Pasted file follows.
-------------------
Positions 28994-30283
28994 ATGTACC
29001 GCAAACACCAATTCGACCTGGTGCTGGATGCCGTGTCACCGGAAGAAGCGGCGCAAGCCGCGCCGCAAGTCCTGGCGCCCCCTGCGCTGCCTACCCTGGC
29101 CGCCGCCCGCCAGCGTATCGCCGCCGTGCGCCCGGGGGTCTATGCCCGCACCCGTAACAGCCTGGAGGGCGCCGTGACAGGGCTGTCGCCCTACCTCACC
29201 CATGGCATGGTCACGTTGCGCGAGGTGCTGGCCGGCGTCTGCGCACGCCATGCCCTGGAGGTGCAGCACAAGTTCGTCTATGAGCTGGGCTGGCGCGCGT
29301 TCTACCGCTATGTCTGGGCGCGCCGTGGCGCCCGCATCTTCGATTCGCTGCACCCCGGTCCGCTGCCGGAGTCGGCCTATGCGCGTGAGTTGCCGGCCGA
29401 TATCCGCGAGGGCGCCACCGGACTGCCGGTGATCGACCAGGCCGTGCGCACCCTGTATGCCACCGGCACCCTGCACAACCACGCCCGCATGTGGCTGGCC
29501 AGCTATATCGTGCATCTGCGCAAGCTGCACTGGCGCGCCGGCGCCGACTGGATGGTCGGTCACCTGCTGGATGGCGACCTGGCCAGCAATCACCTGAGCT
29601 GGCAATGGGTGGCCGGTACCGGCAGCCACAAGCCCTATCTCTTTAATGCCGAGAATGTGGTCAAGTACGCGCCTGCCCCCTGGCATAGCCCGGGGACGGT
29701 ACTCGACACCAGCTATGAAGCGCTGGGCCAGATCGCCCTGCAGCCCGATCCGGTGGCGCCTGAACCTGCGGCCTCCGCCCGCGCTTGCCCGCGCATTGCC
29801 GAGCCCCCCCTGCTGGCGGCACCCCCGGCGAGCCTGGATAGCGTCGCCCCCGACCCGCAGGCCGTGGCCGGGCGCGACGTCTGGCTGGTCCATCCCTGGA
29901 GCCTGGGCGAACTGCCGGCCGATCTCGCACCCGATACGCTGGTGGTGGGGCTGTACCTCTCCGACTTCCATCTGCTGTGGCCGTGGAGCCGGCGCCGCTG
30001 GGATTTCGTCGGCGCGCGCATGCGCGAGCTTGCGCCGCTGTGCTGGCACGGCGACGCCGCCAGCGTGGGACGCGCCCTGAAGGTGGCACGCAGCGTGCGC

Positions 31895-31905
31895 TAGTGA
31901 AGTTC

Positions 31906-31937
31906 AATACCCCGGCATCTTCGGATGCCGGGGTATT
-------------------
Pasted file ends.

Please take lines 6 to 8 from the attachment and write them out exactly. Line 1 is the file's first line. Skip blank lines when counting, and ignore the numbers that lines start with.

29301 TCTACCGCTATGTCTGGGCGCGCCGTGGCGCCCGCATCTTCGATTCGCTGCACCCCGGTCCGCTGCCGGAGTCGGCCTATGCGCGTGAGTTGCCGGCCGA
29401 TATCCGCGAGGGCGCCACCGGACTGCCGGTGATCGACCAGGCCGTGCGCACCCTGTATGCCACCGGCACCCTGCACAACCACGCCCGCATGTGGCTGGCC
29501 AGCTATATCGTGCATCTGCGCAAGCTGCACTGGCGCGCCGGCGCCGACTGGATGGTCGGTCACCTGCTGGATGGCGACCTGGCCAGCAATCACCTGAGCT